RE: Coercion

From: Terry M. Gray <grayt@lamar.colostate.edu>
Date: Tue Apr 20 2004 - 12:03:36 EDT

>If this is the case then God has no place in a discussion about science,
>because science is about asking questions.
>
>-----
>Your question " Why did God act to assure outcome X or choose not to
>assure outcome Y?" is in fact Job's question. You can read for
>yourself God's answer. God essentially choses not to answer Job and
>simply points out that He is God and that Job is not. You can find
>the same sort of answer in Romans 9 where the absurdity of the pot
>questioning the potter is highlighted.

Josh,

My comment is not about asking questions in general. My comment is
not even particularly about Howard's question. I even think it's ok
to ask the questions... But sometimes we must be satisfied with an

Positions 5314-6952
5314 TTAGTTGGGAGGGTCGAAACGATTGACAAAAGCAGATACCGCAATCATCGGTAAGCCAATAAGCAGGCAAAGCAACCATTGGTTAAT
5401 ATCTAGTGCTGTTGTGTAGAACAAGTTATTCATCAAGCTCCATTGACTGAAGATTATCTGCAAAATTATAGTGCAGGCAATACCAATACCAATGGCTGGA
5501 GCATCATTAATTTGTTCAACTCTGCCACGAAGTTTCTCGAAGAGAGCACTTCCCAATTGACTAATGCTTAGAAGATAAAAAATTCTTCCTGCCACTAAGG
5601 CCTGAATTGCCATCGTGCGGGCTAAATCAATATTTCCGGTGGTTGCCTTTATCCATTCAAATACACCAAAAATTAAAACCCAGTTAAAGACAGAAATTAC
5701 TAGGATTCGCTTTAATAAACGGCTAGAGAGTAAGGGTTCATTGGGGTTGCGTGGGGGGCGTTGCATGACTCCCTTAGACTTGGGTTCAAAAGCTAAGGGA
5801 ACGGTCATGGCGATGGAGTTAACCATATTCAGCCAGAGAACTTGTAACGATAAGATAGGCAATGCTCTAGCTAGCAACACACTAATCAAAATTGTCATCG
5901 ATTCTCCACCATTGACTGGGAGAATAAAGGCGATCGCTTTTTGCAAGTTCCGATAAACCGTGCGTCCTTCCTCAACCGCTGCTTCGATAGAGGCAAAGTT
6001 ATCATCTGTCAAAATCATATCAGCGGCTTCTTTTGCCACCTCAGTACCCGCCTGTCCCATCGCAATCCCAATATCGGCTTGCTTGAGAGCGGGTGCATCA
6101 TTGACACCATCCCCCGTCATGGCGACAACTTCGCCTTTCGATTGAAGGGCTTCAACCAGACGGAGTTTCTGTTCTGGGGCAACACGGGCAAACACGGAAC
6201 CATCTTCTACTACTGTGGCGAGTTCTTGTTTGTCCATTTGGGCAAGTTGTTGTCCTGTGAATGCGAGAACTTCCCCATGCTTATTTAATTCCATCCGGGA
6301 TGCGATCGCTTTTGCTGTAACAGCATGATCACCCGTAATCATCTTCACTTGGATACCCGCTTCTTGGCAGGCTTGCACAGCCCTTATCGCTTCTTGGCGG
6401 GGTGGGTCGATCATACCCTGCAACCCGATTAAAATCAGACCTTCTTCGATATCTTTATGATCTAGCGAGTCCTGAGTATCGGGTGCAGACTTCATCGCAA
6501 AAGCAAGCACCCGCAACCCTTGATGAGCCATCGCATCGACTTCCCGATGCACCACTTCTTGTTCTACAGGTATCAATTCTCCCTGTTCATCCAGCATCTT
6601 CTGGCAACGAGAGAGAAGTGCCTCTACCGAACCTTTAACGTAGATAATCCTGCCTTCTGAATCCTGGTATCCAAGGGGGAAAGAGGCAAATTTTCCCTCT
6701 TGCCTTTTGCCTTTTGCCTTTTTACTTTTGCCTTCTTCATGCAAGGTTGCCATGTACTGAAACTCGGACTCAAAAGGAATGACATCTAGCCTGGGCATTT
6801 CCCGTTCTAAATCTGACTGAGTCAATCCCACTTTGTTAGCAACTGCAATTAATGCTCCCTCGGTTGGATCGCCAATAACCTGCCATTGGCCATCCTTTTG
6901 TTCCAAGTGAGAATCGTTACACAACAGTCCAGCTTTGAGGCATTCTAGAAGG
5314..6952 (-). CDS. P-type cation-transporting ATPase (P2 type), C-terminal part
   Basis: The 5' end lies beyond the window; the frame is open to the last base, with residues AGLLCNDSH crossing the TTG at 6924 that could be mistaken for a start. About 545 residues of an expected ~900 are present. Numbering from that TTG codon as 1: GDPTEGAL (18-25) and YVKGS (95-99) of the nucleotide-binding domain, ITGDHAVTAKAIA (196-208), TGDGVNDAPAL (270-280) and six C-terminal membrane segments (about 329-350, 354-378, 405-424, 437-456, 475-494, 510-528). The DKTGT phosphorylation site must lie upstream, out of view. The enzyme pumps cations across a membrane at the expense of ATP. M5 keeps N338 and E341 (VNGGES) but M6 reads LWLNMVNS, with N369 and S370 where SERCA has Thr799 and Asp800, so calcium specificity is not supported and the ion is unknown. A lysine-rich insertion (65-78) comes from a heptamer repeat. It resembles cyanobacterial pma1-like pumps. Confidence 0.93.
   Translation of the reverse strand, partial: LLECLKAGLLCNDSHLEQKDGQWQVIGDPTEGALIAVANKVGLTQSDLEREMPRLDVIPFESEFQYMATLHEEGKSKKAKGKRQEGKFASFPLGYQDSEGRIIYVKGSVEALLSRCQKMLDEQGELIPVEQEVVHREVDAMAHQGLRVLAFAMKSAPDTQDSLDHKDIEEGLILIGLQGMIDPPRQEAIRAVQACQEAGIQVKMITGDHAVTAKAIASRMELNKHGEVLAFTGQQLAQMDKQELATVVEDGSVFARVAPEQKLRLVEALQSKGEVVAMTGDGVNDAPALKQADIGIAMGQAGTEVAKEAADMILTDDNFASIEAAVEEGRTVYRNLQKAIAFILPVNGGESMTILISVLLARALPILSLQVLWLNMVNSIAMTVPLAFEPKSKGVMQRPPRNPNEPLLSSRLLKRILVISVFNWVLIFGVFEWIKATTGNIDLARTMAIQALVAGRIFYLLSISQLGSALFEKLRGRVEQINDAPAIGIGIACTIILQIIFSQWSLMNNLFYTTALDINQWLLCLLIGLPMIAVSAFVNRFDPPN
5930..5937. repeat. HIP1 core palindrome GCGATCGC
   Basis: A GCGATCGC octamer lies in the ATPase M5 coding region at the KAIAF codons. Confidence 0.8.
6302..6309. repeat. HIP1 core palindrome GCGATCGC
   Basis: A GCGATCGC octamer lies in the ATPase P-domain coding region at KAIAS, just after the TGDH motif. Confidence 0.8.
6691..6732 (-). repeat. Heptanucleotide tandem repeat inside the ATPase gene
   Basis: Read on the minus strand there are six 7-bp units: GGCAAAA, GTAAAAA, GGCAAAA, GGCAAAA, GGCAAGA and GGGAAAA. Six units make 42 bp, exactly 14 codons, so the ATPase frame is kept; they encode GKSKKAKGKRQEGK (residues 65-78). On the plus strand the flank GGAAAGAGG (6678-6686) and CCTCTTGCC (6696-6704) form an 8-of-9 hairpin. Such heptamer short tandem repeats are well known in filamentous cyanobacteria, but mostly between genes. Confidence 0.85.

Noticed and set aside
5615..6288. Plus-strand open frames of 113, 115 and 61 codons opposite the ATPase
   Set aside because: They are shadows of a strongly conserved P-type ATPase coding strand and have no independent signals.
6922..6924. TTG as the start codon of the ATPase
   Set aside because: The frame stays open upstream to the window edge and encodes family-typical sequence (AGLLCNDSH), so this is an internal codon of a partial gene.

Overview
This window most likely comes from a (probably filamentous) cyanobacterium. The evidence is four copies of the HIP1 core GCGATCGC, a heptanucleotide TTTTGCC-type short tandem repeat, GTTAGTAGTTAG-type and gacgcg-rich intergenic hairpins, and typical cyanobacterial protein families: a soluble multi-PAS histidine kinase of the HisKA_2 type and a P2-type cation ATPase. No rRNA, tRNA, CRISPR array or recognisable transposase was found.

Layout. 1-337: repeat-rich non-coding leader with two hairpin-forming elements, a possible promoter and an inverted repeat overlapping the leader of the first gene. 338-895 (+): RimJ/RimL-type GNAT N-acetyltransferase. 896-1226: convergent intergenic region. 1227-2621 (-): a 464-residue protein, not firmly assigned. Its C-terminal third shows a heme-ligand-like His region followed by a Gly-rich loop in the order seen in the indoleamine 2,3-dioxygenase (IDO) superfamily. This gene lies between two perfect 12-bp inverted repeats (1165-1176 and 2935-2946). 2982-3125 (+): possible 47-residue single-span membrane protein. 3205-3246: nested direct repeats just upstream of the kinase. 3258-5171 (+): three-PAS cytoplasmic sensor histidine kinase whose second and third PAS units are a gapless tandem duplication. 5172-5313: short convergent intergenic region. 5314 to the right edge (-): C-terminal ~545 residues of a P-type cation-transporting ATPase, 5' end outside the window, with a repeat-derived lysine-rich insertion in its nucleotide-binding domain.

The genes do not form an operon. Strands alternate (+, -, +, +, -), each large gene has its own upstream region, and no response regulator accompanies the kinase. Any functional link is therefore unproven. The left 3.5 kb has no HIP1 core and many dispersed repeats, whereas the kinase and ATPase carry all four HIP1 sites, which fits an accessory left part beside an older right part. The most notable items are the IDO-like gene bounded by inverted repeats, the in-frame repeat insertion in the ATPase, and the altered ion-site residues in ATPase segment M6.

answer from God of the sort "I am God and you are not and I choose
not to answer your question." I certainly have no answer for much of
the evil in the world, especially when I believe that God's in
control of things. I trust God's goodness and purpose even if I don't
comprehend it. Sometimes that's what we're called to do.

Part of the problem with this whole discussion is that it really has
little to do with science. That's why Christians and non-Christians
(or divide the human race any other way you might) can do science
together as long as they accept certain assumptions about the nature
of the world. Why those assumptions are true are metaphysical and
theological questions and have little impact on the actual practice
of science. I don't believe that we can scientifically ascertain how
God ordinarily interacts with the physical world.

TG

-- 
_________________
Terry M. Gray, Ph.D., Computer Support Scientist
Chemistry Department, Colorado State University
Fort Collins, Colorado  80523
grayt@lamar.colostate.edu  http://www.chm.colostate.edu/~grayt/
phone: 970-491-7003 fax: 970-491-1801
Received on Tue Apr 20 12:04:03 2004

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